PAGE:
Quilting

A great big quilt

For reasons unknown I thought it would be fun to make a great big quilt… 230x270cm (90″x106″). Nice as bedding for the Summer – it’s heavy linen (flax) on both sides with a cotton/bamboo batting. Nice and cool, all natural, easy to wash, etc., etc.

Not so easy to make though! It’s HUGE! ๐Ÿ˜ฎ

I do have a big table, so I was able to pin the sandwich – had to go in bands, let’s hope it will work. But how to stitch it? Besides being big, it is also heavy… I need one of these:

A long arm quilting station – click to read the Wikipedia article

This is great but I haven’t got the room…

But I do have that big table… and who said you have to sit in front of the machine – early ones had you sit sidewise, facing the head… hang on…

And here is my improvised long arm quilting station! ๐Ÿ˜€

I use a walking foot attachment to prevent slipping. Here you really come to appreciate that large harp space on some of the old machines!

This is my trusted Veritas VS2 – 110 years young and there’s no stopping it.

To feed the quilt, I move the whole roll because of course it is much too heavy for the machine to pull through! With a little practice I manage to move it with roughly the same speed as the machine feeds the material, so the stitching is nice and smooth.

Wish me luck – I’ve got a lot of stitching to do! ๐Ÿ˜ฎ

Buy me a coffeeBuy me a coffee ๐Ÿ™‚

13 thoughts on “A great big quilt

  1. Blimey. You’ll be strong by the time you’ve finished that. Don’t do your back in.
    I’ve got some old roller skates in the shed, perhaps you could fit those to the machine?!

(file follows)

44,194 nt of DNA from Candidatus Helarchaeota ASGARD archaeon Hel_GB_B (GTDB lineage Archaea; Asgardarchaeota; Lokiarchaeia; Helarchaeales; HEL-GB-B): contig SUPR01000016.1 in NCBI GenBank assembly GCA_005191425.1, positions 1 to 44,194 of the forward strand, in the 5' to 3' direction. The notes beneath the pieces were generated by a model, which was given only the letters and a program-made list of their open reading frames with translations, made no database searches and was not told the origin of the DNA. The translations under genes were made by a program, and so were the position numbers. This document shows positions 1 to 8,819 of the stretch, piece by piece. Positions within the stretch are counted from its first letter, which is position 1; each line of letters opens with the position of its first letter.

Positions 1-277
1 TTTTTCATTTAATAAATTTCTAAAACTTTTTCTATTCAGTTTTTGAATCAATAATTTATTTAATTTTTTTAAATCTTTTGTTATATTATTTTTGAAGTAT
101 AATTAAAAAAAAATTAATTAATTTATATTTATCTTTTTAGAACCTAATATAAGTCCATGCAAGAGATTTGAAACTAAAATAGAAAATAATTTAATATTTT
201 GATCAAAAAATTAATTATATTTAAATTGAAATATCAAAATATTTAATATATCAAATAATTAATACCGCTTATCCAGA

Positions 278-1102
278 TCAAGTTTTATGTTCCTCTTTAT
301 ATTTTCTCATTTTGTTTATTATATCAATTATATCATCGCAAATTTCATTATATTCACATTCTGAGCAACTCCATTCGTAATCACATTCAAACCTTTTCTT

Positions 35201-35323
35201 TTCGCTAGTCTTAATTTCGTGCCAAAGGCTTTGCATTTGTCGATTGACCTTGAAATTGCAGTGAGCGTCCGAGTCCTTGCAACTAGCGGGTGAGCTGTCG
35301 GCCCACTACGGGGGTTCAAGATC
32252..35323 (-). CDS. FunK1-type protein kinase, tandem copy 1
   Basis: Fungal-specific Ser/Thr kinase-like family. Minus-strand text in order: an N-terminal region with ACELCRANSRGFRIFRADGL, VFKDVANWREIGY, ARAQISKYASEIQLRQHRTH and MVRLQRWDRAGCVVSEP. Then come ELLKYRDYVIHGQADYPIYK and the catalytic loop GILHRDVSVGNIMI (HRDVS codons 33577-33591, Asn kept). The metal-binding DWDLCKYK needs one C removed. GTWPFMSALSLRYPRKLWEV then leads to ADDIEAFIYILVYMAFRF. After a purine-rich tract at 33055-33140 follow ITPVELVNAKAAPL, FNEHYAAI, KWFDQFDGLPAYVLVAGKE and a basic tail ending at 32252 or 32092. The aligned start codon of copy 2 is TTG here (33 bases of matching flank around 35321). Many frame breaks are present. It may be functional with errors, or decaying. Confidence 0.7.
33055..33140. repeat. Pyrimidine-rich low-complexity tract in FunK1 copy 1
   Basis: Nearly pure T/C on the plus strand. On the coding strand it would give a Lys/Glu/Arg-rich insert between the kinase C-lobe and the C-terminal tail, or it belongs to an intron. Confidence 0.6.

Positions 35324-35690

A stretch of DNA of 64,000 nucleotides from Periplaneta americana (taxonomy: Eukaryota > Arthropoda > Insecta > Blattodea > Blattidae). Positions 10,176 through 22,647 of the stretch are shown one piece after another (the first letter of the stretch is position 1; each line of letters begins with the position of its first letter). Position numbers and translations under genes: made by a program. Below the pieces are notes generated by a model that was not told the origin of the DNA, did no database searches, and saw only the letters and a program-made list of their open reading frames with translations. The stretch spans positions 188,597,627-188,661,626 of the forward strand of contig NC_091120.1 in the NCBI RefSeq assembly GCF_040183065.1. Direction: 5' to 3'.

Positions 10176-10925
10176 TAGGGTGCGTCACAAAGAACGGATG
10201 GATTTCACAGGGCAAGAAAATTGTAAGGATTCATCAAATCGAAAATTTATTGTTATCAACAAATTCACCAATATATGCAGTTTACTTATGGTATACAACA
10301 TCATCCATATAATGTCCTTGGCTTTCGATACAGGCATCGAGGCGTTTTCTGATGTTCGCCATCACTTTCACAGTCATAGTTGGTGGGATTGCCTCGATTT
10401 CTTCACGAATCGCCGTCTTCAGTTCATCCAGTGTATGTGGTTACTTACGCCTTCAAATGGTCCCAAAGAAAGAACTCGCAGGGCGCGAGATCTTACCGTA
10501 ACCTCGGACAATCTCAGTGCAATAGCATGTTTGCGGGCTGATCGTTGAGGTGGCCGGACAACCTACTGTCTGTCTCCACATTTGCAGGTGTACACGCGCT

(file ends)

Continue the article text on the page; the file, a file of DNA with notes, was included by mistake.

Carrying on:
Got any old pipe? This idea might be useful for controlling the fabric…..

    Dan H

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      1. I’ve got a pack of 150 curved quilting safety pins, which will hopefully do the trick. I bought a vintage Singer quilting foot off ebay, because it has an adjustable guide so the lines of stitches are equal distances apart – that way I don’t need to bother with fabric pens or chalk or masking tape, or endless measuring. ‘Cause I’m lazy. ๐Ÿ™‚ Hopefully it won’t come back to bite me, but I’m guessing people used to quilt with machines before walking feet were invented so it’s got to be possible…

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      2. It’s definitely possible! Use those pins. ๐Ÿ™‚ Safety pins sounds like a great idea – I’ve got blood stains in a few spots on my quilt. ๐Ÿ˜ฎ As for guides, walking feet come with guides, too. ๐Ÿ™‚ But I didn’t use it: I did a big grid first (4″x6″ following the design on the fabric), and now with that in place, I don’t need any more pins or walking foot and can do detailed work inside each section, with free motion.

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  2. Good luck, are you standing or sitting when you work on this one. I use a spray adhesive to sandwich mine but I have not tried one as large as your quilt. (with the spray)
    Helen

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    1. I’m sitting – otherwise I have to bend down to the table and that’s bad for the back. I’ve got the main grid stitched already, so it cannot shift any more and I can do fancy work focusing on a small area. I read somewhere that spray adhesive may leave a dark residue, and my quilt has a white backing, so I just went for lots of pins and a walking foot instead. ๐Ÿ™‚

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    1. Having started this, I was faced with the utter impossibility of quilting this huge monster at my usual sewing table – no room! And yes, it is better to have the machine sunk into the table but short of cutting a hole in my dining table, I didn’t see how to do it! But this setup works, although it is a bit the opposite of a long arm quilter: the machine is stationary and I move the quilt. It’s not free motion quilting, I just did straight lines for the main grid, but it was all that I needed. And now I can swap the walking foot with a darning foot, drop the feed and do free motion quilting focusing on each section. ๐Ÿ™‚

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